BEIJING (Reuters) – China’s recent antitrust measures are not aimed at its private sector and do not seek to hinder the development of such firms, a senior banking and insurance regulator said on Friday, as the country looks to expand scrutiny of the fintech space.
Beijing has signalled that it wants to strengthen its oversight, particularly of technology firms looking to expand into the financial space, a reversal of its once laissez-faire approach.
The drive has spotlighted Alibaba’s fintech affiliate, Ant Group, whose record $37 billion listing was abruptly halted by Beijing in early November, with its executives called into meetings and told to brace for more regulation.
However, regulators are still supportive of banks and insurers cooperating with internet platforms, said Liang Tao, the vice chairman of China’s Banking and Insurance Regulatory Commission (CBIRC).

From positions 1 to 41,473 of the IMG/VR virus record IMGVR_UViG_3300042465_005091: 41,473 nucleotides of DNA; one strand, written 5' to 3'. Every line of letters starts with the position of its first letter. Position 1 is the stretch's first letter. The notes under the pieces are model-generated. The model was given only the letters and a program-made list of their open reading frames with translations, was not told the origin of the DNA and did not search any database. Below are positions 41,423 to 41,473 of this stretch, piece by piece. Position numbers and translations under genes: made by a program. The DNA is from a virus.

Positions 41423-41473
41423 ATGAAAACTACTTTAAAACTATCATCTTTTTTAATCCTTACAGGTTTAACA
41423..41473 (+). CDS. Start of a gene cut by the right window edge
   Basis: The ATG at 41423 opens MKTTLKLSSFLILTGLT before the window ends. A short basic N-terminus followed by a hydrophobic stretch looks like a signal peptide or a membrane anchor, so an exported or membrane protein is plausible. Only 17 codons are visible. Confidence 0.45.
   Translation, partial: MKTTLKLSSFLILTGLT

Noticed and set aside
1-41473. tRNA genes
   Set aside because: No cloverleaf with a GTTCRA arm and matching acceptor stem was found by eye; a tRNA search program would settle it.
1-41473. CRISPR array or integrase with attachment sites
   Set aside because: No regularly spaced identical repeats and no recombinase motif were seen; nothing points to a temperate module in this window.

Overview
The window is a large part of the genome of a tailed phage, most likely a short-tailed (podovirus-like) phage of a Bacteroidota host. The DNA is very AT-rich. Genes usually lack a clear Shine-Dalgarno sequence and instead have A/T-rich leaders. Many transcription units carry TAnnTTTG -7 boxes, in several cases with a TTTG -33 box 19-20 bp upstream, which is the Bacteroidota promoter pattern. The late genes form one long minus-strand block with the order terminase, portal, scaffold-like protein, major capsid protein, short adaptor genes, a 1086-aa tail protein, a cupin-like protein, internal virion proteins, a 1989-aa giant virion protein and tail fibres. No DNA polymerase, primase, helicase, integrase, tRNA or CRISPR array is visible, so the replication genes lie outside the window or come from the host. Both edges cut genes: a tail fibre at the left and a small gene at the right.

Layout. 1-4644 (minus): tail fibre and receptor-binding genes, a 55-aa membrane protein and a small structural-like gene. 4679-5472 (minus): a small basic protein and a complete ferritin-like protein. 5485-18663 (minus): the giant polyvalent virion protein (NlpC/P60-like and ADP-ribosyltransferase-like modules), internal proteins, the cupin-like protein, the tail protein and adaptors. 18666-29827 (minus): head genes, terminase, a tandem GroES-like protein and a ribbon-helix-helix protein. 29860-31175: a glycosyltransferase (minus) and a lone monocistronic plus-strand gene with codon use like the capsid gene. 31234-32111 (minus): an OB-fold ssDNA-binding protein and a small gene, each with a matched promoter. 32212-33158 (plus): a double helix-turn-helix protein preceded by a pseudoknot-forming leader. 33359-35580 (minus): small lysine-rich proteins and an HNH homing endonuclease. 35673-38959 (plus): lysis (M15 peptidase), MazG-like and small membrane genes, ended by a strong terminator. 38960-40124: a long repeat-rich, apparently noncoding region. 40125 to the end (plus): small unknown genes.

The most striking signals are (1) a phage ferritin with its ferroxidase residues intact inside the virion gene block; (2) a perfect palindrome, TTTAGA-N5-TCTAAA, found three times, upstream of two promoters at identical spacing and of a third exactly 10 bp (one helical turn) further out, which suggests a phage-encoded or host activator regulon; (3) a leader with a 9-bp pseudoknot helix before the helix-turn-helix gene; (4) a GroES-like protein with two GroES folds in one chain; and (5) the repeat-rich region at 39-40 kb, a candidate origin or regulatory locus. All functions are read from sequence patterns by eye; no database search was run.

“Antitrust measures are not targeting private enterprises, nor targeting one particular firm,” Liang told a news conference in the Chinese capital.
Regulatory authorities are working to strike a delicate balance in their effort to fend off risk without discouraging innovation.
Financial regulators recently talked with a few internet platform companies, including Ant, Liang said, with some taking a positive attitude towards the changes sought.
The central bank has said it asked Ant to ensure the quality of financial services to the public as it works on rectifying its business.
Ant’s situation, which has transfixed industry participants and the public, culminated in feverish speculation over the whereabouts of founder Jack Ma that was only resolved this week, by his first public appearance in three months.
Ma had not been sighted since Oct. 24, when he blasted China’s regulatory system in a speech in the commercial hub of Shanghai that set him on a collision course with officials and led to the suspension of Ant’s IPO.
Relief that he had resurfaced added $58 billion in market value on Wednesday as Alibaba’s Hong Kong-listed stock soared.
(Reporting by Tina Qiao, Cheng Leng, Zhang Yan and Brenda Goh; Editing by Clarence Fernandez)